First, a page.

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His friend Collins was so pleased with Franklin's success in Philadelphia, that he resigned a situation he had obtained in the Boston post-office, with a view to return with him.

The only advantage, therefore, which he obtained by this voyage, was a reconciliation to the greater and better part of his family, a circumstance which he seems duly to have appreciated. He re-embarked for New York in the course of the summer, calling in at Newport, Rhode Island, by the way, to visit his brother John. Here he received a commission from one Vernon, a friend of his brothers, to collect a debt for him in Pennsylvania (about 351. currency) which soon taught him how little he was to be intrusted, at this time, with more important business.

In the voyage from Newport, he accompanied a female Quaker and her family, to whom he states himself to have incurred no small obligation. Observing a considerable familiarity between him and her sérvants, she took him aside, and said, Young man, I am in pain for thee; thou hast no parent to watch over thy conduct, and thou seemest to be ignorant of the world, and the snares to which youth is exposed. Rely upon what I tell thee : those are women of bad character; I perceive it in all their actions. If thou dost not take care, they will lead thee into danger. They are strangers to thee; and I advise thee, by the friendly interest I take in thy preservation, to form no connexion with them.”

On his doubting her opinion of his companions, she gave him some further details respecting them; and the issue proved both her kindness and her discrimination. The captain missing some plate on their arrival at New York, suspicion fell

upon these young women. Their lodgings, to which Franklin had been invited, but refused to go, were searched, and the property found there. " And thus, after having been saved from one rock concealed under water, upon which the vessel struck during our passage, l escaped another of a still more dangerous nature.”


At New York, new favours and frowns of fortune diversify our young philosopher's history. Burnet, the governor (a son of the celebrated bishop Burnet) hearing of the goodly freight of books which Franklin brought with him, desired the captain to bring him to the government-house; displayed a well-furnished library; and entered into a long conversation with him on literary subjects. Here also he found his friend Collins waiting for him, who had so far forgotten their warmly-cherished philosophy, as to become a confirmed dram-drinker and gamester. Franklin had to pay some considerable debts for him, before they could proceed to the capital; and was thus tempted to expend the money he had received for his brother's friend. This he calls “ of the first great errata of his life.”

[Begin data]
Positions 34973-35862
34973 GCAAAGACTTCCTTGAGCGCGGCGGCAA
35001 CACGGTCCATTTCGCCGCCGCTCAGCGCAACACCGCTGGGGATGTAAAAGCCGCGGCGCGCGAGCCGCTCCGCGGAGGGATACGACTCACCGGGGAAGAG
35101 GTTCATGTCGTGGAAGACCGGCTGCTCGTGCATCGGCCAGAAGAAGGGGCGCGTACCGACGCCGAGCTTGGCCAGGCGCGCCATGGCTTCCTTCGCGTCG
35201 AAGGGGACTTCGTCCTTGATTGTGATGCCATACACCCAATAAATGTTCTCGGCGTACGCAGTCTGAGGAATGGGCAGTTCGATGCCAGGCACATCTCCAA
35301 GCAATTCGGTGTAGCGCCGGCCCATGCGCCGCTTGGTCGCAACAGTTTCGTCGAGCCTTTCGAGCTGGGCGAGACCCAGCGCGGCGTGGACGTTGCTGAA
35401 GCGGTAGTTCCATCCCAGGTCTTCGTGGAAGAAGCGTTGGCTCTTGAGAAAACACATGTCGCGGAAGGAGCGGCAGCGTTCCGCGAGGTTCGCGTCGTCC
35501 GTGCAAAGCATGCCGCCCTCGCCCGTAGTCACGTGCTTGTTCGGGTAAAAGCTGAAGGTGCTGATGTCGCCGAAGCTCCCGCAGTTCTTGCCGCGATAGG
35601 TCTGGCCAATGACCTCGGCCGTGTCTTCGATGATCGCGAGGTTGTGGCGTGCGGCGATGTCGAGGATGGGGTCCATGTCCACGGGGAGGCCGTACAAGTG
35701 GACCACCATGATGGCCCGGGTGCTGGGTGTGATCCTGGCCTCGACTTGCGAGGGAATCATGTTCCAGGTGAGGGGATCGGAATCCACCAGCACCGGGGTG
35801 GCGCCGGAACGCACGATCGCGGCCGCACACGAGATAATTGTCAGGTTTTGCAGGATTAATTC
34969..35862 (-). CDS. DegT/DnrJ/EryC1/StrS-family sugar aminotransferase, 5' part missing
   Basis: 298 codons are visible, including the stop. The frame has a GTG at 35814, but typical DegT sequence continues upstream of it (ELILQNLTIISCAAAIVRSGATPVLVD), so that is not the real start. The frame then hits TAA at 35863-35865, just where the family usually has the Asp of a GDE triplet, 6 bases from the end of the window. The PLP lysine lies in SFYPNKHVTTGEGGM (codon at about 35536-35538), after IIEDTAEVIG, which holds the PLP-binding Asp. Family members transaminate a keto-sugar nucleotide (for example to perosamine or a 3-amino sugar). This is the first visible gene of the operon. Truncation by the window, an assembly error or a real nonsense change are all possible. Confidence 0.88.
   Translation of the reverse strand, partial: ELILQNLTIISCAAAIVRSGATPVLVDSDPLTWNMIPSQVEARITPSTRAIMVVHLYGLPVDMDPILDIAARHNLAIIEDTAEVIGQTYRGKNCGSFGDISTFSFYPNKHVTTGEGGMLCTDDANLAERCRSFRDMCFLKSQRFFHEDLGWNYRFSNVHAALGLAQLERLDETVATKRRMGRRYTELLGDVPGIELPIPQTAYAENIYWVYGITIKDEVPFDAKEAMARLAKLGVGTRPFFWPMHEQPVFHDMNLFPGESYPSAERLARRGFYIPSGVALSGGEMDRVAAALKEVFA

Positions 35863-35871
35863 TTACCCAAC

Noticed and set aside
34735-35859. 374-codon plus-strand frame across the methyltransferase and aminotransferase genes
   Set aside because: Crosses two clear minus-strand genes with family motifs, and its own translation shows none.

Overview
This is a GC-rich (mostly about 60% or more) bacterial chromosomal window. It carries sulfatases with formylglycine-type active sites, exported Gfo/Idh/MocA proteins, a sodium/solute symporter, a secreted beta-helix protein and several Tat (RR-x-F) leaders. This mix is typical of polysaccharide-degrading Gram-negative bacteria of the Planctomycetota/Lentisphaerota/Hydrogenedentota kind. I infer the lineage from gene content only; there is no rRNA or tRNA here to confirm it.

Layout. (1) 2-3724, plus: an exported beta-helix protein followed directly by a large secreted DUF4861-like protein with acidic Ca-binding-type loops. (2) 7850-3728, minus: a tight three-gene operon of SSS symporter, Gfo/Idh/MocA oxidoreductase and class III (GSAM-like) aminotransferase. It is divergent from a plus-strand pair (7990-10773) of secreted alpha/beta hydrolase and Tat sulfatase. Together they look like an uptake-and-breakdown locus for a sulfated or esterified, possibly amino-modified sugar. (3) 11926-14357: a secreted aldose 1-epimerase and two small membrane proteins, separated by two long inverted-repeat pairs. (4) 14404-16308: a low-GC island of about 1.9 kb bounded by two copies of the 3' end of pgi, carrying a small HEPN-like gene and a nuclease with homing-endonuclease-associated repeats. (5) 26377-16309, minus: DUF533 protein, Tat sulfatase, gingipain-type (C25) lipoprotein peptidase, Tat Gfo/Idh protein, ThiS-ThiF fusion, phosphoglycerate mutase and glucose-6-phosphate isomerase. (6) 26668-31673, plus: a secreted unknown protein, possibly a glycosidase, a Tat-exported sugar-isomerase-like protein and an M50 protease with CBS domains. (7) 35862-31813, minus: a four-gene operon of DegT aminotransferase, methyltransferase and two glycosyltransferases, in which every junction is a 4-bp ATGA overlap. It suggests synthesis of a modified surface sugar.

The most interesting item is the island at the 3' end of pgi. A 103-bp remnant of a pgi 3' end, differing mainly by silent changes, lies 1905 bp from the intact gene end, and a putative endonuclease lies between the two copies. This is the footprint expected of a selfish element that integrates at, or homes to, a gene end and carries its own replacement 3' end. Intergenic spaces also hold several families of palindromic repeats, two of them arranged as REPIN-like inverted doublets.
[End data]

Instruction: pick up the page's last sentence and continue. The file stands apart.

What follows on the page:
In Philadelphia Collins could obtain no situation, his habits being, as Franklin thought, suspected. He fell therefore into entire dependence on his friend, who relates as follows the adventure that happily closed this profitless union.

" When he had drunk a little too much, he was very headstrong. Being one day in a boat together, on the Delaware, with some other young persons, he refused to take his turn in rowing. " You shall row for me,' said he, till we get home.'—No,' I replied, will not row for you. You shall,' said he, or remain upon the water all night As you please.' · Let us row,' said the rest of the company; what signifies whether he assists or not?' But already angry with him for his conduct in other respects, I persisted in my refusal. He then swore that he would make me row, or would throw me out of the boat ; and he made up to me.

As soon as he was within my reach, I took him by the collar, gave him a violent thrust, and threw him head foremost into the river. I knew that he was a good swimmer, and was therefore under no apprehensions for his life. Before he could turn himself, we were able, by a few strokes of our oars, to place ourselves out of his reach; and



whenever he touched the boat, we asked him if he would row, striking his hands at the same time with the oars to make him let go his hold. He was nearly suffocated with rage, but obstinately refused making any promise to row. Perceiving, at length, that his strength began to be exhausted, we took him into the boat, and conveyed him home in the evening, completely drenched. The utmost coldness subsisted between us after this adventure. At last the captain of a West-india ship, who was commissioned to procure a tutor for the children of a gentleman at Barbadoes, meeting with Collins, offered him the place. He accepted it, and took his leave of me, promising to discharge the debt he owed me with the first money he should receive; but I have heard nothing of him since.”